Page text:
"That was obviously a lie." That was the sentence, early in Governor Christie's opening remarks during his marathon press conference, that nearly threw me out of my chair. The words alone were not startling - it was the context. Here is the proceeding paragraph:
Over the course of the next hour, Kevin and Charlie interviewed each member of my senior staff, came back and reported to me that they all reported that there was no information other than what we already knew that had been testified to by Senator Baroni regarding this incident. I then questioned Kevin O'Dowd and Charlie McKenna directly, since they are the only two who report directly to me, and they assured me that they had no information that would change my ability to be able to say that no one, in response in Angie's (sp) question, on my staff was involved in this matter.Then he said it:
That was obviously a lie.But wasn't Christie referencing something he said in the prior sentence? The "that" Christie seemed to be referring to in the proceeding sentence is the act of Christie being "able to say that no one . . . on [his] staff was involved in this matter." What else could "that" be referencing? So shouldn't he have followed the quoted paragraph with the words, "that was obviously incorrect"? In other words, it was incorrect, when he said no one on his staff was involved.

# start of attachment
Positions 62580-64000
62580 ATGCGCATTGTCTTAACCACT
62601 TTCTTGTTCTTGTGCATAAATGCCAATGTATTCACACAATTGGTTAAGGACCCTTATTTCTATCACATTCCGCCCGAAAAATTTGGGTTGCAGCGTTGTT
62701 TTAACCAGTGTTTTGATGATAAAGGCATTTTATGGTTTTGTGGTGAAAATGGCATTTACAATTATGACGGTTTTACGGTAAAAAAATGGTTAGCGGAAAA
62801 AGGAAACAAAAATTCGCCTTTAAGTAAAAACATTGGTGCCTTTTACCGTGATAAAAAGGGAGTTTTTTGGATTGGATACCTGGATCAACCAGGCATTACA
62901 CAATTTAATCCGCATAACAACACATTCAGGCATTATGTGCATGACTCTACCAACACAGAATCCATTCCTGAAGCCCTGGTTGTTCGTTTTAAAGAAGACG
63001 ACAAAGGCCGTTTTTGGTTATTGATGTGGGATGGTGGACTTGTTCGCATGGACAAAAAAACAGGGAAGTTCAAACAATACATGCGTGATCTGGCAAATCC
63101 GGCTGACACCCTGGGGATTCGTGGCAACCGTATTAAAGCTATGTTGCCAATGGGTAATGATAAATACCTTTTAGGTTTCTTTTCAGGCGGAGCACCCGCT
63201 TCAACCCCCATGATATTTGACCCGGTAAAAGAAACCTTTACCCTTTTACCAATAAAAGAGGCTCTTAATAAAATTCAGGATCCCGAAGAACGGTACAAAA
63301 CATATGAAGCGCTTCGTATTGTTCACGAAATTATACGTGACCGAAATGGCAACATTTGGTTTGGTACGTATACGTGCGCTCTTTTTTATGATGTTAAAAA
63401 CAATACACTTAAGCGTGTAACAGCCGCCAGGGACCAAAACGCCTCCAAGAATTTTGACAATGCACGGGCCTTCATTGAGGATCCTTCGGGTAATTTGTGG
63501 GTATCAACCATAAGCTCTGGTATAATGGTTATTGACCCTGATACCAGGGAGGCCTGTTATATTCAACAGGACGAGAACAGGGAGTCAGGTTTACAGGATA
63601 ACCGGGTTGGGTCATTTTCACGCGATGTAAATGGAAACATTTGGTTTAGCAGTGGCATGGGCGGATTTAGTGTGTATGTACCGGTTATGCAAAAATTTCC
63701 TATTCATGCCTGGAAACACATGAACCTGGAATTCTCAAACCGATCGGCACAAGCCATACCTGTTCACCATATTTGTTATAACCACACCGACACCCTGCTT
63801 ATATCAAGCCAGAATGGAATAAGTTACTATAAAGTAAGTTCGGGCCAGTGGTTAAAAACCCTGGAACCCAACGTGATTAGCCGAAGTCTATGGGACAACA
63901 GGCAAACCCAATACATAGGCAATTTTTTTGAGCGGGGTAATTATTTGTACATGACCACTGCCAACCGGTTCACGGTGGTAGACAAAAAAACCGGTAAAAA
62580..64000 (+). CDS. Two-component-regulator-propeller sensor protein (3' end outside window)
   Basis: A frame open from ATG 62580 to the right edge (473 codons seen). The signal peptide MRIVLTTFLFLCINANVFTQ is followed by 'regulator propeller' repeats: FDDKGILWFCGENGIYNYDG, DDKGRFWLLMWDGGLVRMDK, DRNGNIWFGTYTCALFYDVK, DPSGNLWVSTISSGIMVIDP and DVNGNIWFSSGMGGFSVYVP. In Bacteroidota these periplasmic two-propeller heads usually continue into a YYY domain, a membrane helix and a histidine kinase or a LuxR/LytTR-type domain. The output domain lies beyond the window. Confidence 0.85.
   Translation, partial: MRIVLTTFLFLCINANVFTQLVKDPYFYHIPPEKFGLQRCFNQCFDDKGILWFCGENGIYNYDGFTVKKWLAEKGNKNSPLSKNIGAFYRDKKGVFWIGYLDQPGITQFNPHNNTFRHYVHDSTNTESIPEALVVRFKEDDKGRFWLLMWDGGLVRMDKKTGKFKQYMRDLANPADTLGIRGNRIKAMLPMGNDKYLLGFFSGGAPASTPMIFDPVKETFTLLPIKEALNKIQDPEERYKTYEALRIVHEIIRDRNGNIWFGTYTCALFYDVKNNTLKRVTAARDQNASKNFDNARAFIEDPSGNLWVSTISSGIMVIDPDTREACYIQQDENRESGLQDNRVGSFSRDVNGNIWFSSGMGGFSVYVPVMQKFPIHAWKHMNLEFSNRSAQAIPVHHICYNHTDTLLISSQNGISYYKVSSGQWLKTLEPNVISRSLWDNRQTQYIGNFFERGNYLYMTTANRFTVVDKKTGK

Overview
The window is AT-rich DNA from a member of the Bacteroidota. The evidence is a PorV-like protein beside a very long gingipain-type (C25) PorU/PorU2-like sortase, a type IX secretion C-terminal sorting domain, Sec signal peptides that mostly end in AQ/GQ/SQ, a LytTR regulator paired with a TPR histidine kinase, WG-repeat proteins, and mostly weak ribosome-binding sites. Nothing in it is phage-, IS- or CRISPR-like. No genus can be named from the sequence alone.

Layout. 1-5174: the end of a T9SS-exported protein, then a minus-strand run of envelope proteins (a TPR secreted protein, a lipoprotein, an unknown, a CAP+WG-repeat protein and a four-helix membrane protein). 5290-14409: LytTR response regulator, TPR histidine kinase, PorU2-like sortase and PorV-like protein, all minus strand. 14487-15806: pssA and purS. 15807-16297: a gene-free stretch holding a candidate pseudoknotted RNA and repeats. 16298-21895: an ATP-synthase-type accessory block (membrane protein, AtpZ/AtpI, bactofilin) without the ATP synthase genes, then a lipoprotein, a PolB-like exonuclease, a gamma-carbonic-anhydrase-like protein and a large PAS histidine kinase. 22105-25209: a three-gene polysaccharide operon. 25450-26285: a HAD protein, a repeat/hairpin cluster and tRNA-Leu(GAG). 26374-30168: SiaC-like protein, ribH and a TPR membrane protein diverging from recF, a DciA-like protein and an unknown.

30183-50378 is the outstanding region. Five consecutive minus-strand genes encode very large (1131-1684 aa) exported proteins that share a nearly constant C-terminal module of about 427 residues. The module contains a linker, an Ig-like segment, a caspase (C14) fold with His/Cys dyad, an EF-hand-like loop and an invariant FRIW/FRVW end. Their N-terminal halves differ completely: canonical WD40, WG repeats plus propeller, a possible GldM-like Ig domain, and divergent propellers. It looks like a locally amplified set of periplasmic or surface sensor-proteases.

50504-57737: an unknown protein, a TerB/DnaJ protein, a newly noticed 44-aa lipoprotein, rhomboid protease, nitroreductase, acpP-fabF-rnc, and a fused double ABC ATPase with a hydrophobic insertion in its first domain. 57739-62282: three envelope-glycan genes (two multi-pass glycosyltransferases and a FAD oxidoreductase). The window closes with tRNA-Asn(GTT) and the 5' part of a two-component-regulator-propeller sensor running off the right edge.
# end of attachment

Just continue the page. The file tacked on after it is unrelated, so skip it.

But he didn't say that, he didn't say his representations were incorrect. Instead - he dropped a perceived bombshell. It sounded like he was saying that his representations were obviously a lie! Huh?
Well yes, if he said nothing else, he should have said incorrect instead of lie. But then he went on - as we will discuss below. And from the context, it does seem he was indeed referring back to the first sentence in the above paragraph. There, Christie referenced what senior staff members told Kevin and Charlie - what we now know included Kelly's "lie." But if he really meant to reference the first sentence, he should have said "'there' was obviously a lie."
Let's look at the next paragraph:
That was obviously a lie. And the emails that I saw for the first time yesterday morning, when they broken in I believe the Bergen Record story, proved that that was a lie. There's no justification for that behavior. There's no justification for ever lying to a governor or a person in authority in this government. And as a result, I've terminated Bridget's employment immediately this morning.Now if he really was referring back to the untruths told by a staffer, it seems he should have said:
There was obviously a lie. And the emails that I saw for the first time yesterday morning, when they broken in I believe the Bergen Record story, proved that there was a lie. There's no justification for that behavior. There's no justification for ever lying to a governor or a person in authority in this government. And as a result, I've terminated Bridget's employment immediately this morning.But instead, he chose the very curious and perhaps telling word "that." And unless that was some kind of a subconscious admission, it seems like a very odd word choice - given the context.
False face must hide what the false heart doth know.
- William Shakespeare